Figure 3
Hypothetical sequence for illustration of derivation of the feature vector of a protein.

Descriptors for other properties can be computed by a similar procedure and all the descriptors are combined to form the feature vector. In most studies, amino acids are divided into three classes for each property and thus the three descriptors for each property consist of 21 elements: three for C, three for T and 15 for D (15,2530,33).

SVMProt is fed and trained with examples of proteins of a particular functional family (positive samples) and those that do not belong to this family (negative samples). The feature vectors of these positive and negative samples are input into the SVMProt system. The trained SVMProt system can then be used to classify a protein into either the positive group (protein is predicted to be in the family) or the negative group (protein is predicted to not belong to the family). Because protein feature vectors describe global composition of various physicochemical properties, SVMProt cannot address such questions as which part of a protein sequence is likely to match with a protein family.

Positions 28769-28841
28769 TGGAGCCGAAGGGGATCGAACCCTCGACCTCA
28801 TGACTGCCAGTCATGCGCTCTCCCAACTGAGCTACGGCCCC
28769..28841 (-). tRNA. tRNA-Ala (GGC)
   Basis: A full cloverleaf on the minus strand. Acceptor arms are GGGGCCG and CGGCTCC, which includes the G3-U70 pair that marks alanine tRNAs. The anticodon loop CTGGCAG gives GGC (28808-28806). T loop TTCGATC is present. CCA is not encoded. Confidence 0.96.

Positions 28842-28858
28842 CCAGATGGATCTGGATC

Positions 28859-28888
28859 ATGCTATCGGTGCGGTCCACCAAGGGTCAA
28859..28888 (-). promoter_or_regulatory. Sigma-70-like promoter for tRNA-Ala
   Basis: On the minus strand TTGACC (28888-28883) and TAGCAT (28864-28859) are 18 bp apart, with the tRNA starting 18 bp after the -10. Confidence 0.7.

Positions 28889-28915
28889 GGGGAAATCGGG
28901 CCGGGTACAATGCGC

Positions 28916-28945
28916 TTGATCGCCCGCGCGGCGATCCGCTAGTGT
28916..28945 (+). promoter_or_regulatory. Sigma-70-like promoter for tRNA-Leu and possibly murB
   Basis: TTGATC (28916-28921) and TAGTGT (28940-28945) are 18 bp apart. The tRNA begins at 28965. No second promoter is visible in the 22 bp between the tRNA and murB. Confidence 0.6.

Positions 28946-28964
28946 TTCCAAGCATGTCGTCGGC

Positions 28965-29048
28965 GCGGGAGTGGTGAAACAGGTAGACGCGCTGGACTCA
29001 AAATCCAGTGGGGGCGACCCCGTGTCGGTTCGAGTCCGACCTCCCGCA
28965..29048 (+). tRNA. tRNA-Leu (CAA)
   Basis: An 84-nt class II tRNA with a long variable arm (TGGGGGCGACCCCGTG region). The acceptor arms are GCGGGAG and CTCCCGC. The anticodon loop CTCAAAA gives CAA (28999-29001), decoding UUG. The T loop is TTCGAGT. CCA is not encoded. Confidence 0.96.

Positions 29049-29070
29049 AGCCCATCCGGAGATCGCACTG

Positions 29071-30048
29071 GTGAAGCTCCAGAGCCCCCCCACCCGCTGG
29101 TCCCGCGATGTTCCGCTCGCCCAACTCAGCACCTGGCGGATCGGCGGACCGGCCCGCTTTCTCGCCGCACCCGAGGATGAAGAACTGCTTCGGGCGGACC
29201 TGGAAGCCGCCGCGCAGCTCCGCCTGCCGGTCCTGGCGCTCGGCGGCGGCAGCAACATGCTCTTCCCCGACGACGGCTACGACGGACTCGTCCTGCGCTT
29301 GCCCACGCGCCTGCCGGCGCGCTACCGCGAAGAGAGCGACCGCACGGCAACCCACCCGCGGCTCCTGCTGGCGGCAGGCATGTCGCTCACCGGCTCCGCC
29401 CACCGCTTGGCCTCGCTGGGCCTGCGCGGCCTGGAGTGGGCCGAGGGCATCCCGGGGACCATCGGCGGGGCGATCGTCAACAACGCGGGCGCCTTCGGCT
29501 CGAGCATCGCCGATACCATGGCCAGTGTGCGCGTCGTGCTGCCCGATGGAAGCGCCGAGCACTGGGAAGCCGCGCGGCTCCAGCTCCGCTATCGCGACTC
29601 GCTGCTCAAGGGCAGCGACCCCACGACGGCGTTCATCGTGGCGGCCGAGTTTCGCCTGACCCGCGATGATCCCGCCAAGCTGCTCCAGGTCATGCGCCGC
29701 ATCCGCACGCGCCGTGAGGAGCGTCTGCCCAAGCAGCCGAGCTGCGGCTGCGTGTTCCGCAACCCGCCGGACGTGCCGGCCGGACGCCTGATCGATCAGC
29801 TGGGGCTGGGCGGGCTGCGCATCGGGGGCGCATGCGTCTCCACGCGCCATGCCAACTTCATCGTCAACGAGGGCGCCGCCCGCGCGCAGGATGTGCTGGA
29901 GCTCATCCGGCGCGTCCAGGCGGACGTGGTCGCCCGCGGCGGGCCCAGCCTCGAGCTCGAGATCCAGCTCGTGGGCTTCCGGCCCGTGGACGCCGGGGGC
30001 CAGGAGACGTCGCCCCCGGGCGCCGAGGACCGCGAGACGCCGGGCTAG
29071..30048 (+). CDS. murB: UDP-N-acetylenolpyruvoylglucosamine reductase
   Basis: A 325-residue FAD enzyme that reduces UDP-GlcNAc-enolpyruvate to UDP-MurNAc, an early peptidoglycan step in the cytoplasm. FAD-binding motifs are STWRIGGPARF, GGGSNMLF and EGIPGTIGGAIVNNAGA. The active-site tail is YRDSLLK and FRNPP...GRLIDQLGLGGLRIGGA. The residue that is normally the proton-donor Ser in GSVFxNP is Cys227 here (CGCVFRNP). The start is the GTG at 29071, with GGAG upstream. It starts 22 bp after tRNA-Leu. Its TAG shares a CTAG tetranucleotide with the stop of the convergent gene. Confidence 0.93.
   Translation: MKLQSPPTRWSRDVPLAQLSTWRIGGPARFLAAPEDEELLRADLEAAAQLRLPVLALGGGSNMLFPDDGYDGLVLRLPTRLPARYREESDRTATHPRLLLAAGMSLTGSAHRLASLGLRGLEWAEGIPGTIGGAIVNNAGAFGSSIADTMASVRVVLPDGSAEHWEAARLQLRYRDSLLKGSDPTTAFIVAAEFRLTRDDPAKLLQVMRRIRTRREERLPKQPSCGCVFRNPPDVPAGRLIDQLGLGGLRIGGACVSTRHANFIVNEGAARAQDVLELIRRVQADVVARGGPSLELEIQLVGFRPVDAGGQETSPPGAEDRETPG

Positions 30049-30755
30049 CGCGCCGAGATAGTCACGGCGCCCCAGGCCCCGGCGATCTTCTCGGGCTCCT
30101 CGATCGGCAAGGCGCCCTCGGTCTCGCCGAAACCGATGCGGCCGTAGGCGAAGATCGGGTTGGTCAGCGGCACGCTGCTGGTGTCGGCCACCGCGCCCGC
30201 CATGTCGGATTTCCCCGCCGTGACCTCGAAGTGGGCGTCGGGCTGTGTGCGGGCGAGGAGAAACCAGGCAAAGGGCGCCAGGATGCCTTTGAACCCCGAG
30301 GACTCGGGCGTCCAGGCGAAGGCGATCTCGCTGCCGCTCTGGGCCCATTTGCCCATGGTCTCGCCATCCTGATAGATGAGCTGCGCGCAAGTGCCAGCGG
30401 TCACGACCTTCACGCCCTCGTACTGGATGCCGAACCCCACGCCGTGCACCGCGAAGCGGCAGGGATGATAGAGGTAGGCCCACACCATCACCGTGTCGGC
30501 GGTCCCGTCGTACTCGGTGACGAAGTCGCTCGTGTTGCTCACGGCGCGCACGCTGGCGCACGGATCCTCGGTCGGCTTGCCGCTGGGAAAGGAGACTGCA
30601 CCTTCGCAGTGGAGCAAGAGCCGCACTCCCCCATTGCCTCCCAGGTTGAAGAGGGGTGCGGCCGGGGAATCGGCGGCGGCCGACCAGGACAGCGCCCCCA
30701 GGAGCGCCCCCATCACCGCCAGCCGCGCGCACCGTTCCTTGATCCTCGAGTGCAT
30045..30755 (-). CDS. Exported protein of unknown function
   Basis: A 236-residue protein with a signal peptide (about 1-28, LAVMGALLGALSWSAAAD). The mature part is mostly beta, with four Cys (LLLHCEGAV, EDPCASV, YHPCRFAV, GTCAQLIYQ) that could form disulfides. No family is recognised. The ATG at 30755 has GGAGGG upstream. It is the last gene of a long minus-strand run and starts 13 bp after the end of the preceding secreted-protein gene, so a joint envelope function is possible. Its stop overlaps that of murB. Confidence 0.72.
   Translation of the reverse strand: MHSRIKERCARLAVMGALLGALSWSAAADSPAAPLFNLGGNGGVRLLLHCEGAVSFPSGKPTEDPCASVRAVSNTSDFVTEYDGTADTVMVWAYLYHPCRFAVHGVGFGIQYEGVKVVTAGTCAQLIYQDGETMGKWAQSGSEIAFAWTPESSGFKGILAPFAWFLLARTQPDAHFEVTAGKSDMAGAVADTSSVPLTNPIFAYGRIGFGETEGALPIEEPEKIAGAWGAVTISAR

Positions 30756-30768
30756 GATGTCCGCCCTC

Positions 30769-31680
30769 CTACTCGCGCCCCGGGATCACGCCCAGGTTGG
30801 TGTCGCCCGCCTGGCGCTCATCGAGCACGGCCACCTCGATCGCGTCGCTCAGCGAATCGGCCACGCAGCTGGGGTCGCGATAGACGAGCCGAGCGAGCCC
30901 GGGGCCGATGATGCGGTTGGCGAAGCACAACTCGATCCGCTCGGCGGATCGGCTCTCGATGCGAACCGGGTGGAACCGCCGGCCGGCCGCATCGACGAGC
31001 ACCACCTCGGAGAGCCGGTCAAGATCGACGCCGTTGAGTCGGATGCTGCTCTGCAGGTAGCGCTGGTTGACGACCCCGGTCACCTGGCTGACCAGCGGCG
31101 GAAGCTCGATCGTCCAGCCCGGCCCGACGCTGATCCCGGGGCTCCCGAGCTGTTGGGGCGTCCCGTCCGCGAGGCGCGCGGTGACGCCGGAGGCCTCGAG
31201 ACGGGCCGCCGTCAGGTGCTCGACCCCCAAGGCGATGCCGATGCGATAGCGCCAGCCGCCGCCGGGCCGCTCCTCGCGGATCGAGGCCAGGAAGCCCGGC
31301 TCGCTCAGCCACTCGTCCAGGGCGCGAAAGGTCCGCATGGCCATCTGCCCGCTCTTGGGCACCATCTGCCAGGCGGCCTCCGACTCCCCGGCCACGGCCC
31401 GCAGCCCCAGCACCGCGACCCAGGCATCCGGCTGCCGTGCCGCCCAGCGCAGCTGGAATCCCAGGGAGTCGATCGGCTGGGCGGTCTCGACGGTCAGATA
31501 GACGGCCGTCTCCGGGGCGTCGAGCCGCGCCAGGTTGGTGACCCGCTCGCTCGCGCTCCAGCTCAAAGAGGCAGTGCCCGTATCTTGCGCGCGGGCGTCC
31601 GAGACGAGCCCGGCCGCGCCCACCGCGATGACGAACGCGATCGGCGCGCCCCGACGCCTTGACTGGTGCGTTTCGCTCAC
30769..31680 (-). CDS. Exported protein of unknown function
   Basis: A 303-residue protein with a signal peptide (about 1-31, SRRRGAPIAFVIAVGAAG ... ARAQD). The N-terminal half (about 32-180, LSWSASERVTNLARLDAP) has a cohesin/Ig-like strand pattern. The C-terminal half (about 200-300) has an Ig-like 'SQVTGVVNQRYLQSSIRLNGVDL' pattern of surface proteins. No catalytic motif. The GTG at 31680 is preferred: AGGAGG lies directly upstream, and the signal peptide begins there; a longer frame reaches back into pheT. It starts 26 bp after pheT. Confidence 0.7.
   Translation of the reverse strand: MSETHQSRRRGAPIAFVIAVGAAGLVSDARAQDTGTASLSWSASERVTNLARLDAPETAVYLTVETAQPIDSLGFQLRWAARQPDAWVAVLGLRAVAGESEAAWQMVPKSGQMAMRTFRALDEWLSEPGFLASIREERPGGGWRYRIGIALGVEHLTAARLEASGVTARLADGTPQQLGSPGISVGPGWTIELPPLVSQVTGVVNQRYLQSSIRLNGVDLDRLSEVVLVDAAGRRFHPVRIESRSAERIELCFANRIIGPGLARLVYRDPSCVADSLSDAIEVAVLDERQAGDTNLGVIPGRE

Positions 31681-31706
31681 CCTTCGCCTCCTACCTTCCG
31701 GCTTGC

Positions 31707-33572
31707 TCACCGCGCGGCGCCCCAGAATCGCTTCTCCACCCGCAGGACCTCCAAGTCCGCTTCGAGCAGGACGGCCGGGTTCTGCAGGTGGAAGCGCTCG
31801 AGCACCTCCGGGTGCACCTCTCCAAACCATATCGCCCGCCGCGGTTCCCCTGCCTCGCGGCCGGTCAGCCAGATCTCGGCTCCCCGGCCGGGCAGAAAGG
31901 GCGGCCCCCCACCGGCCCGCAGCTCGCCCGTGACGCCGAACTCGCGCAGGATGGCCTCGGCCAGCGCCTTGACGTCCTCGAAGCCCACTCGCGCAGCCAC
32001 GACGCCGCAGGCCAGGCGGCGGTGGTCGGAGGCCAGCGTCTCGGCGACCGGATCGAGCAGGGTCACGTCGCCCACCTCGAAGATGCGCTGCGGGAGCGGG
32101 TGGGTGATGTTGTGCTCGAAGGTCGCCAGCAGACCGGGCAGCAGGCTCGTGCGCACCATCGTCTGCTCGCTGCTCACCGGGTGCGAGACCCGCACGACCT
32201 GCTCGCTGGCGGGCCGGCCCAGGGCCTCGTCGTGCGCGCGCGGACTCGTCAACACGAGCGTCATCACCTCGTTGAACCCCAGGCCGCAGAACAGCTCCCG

All distinct protein members in each family found by us are used to construct positive samples for training SVMProt. More proteins are being searched which will be added in training and testing SVMProt. The negative samples for training are selected from seed proteins of the curated protein families in the Pfam database (34) excluding those that belong to the family under study. Training sets of both positive and negative samples are further screened so that only essential proteins that optimally represent each class are retained. The SVMProt training system for each family is optimized and tested by using separate testing sets of both positive and negative samples. While possible, all the remaining distinct proteins in each functional family (not in the training set of that family) are used as positive samples and all the remaining representative seed proteins in Pfam curated families are used to construct negative samples in a testing set. The performance of SVMProt classification is further evaluated by using independent sets of both positive and negative samples. There is no duplicate protein in each training, testing or independent evaluation set. The number of both positive and negative samples of proteins for the training, testing and independent evaluation sets of every functional class is given in Table Table11.